The summer budget 2015

Key points for business and health to emerge from summer budget last week (8 July)

15 Jul 2015 by Ryan O'Hare

This month’s summer budget revealed that George Osborne is determined to keep an iron grip on the fiscal tiller. Under the mantra of ‘making work pay,’ the chancellor has promised to run a surplus in 2019–20, while forging ahead with cuts to welfare spending.

Cutting through the parliamentary rabble, Mr Osborne, told the house: “We took difficult decisions in the teeth of opposition and it worked. Britain is walking tall again.” The chancellor promised to “use whatever additional resources we have to get the deficit and the debt falling. No unfunded spending, no irresponsible extra borrowing.” He later added that “without sound public finances, there is no economic security for working people.”

Since the dust has settled on the first all-Conservative budget in almost 20 years, one of the announcements gaining most headline coverage is the introduction of a ‘national living wage,’ a change which will directly impact employers and employees.

Councils in England and Wales have already spoken out that this could cost them an additional £1bn a year by 2020. From April 2016, employers in the four home nations will be required to pay £7.20 an hour, increasing to £9 an hour by 2020. And in the public sector, pay increases will be restricted to 1% a year for the next four years.

Tax changes 

In a move away from a typical first post-election budget, of spending cuts and increased taxes, the Conservatives targeted benefits and tax credits to cut the debt, while outlining benefits for businesses.

The income threshold for tax credits has been almost halved, dropping from £6,420 to just £3,850. Working tax credits will be frozen for four years, as will housing allowance, although maternity and disability benefits are exempt. Students from low-income households will also be hit, as maintenance loans are brought in to replace maintenance grants of up to £8,200 a year. The loan won’t have to be paid back once graduates earn more than £21,000 a year.

Child tax credits will be restricted to two children, for those born after April 2017. In an effort to balance this, the government has brought forward its plans to provide working families with three- and four-year-olds 30 hours of free childcare a week from 2017.

The 2015/16 financial year will also see the tax free personal allowance raise £11,000. The government used the opportunity to outline its ambitions to push the allowance further to £12,500 by 2020. And the threshold for the higher rate of tax also sees a slight nudge, with employees needing to earn £43,000 before paying 40% on earnings from April.

Employers could also see savings in National Insurance payments, as employment allowance increases from £1,000 to £3,000. According to the government statement, this means that businesses could employ four full-time staff at the national living wage, and not have to pay national insurance for the employees at all.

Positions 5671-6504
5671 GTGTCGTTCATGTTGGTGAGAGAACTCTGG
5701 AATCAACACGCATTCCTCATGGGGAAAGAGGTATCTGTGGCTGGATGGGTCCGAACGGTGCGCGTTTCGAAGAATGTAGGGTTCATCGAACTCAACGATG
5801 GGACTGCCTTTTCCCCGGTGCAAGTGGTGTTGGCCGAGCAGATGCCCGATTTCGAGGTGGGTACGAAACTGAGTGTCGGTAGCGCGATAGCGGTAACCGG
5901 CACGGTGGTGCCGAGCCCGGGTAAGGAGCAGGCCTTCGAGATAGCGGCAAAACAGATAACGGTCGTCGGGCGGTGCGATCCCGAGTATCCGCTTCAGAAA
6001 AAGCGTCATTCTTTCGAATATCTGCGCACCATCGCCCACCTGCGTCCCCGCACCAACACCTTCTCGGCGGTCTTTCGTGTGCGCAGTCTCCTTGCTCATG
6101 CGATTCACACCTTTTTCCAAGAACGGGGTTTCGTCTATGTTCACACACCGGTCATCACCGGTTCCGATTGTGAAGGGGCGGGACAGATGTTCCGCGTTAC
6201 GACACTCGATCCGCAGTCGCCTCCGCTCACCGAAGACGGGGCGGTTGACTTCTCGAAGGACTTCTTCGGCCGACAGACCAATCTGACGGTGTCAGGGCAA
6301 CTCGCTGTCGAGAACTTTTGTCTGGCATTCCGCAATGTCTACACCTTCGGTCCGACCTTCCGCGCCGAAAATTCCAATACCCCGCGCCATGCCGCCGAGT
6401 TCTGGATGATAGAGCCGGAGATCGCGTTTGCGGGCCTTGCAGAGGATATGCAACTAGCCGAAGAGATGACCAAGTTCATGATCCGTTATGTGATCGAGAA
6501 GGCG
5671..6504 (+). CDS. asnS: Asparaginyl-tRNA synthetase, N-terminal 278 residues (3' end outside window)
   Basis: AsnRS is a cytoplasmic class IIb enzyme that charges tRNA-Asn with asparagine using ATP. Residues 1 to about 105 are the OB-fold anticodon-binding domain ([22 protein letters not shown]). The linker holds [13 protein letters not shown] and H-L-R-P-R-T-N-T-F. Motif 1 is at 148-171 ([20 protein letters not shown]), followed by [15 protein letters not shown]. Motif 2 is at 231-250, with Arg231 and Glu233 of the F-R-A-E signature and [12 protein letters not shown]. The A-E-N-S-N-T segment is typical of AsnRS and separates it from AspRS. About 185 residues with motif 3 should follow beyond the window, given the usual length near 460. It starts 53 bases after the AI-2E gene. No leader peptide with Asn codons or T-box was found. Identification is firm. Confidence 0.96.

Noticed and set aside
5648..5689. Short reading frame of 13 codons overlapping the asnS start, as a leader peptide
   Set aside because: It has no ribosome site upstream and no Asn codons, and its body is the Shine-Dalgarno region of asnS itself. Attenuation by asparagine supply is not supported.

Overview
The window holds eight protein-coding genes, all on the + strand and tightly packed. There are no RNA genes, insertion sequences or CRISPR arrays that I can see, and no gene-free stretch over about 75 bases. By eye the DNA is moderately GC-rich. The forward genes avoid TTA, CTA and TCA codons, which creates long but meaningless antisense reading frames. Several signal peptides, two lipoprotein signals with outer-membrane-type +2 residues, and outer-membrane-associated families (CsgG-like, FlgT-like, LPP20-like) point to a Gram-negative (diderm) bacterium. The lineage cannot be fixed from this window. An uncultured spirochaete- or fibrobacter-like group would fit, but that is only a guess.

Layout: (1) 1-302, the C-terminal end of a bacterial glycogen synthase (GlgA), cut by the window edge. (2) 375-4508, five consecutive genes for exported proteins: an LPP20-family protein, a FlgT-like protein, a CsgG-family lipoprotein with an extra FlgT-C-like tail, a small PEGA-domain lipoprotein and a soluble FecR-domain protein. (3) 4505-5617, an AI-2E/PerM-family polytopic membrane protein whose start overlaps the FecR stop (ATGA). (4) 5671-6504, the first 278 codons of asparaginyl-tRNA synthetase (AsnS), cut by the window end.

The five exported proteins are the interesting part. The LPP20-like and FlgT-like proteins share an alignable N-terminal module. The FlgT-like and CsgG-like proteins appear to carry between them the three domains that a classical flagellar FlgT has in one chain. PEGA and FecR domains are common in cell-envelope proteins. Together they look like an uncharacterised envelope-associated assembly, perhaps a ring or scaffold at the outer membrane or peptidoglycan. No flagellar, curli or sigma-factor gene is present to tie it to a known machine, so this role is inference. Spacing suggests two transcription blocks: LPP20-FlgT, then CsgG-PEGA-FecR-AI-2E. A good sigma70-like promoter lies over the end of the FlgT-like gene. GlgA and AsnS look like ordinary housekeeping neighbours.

Health 

Following through on pre-election pledges, the chancellor announced that the NHS will receive £8bn in funding. However, doubts have been raised as to whether the NHS can achieve the £22bn in efficiency savings it has agreed to make without cutting frontline services. Meanwhile optics is still awaiting confirmation of the official general ophthalmic services (GOS) fee amendment.

Alcohol and tobacco duties were not mentioned in the statement. This omission has led to vocal disappointment from anti-smoking groups, after they lobbied for the introduction of a tobacco levy. The annual levy collected from tobacco companies would have been used to pay for smoking cessation services and media campaigns, said 120 groups led by Action on Smoking and Health.

Key meetings are also in the government diaries for regional leaders in Liverpool, Sheffield, Leeds and West Yorkshire to discuss further devolution of powers as part of the establishment of a ‘Northern powerhouse.’ Details are yet to emerge as to whether such moves would include the devolution of health and social care spending, as in Greater Manchester.

Change may also be in store for Sunday trading laws, increasing opening hours on a Sunday to stimulate local business and compete with online retailers. Decision-making on the issue is set to be devolved to local elected mayors and councils, but if current restrictions on square footage are carried forward smaller practices may be unaffected.

The response

Commenting on the budget, head of the Confederation of British Industry (CBI), John Cridland, said: “Firms will welcome measures to balance the books and boost investment, but they will be concerned by legislating for wage increases they may not be able to deliver.” He added: “Small shops, hospitality firms and care providers are the businesses that will face real challenges in affording the national living wage.”

While the leader of the opposition, Harriet Harman, said that Labour will not adopt “blanket opposition” to the Conservative’s welfare reforms, she added the budget is “making working people worse off with tax credits and scrapping grants for the poorest students.” Ms Harman continued: “On the NHS, people will take Conservative NHS spending promises with a pinch of salt when they come from a government that has cut funding for GP services, cut funding for cancer services, cut funding for mental health services.”

Image credit: Chris Yates / Alamy

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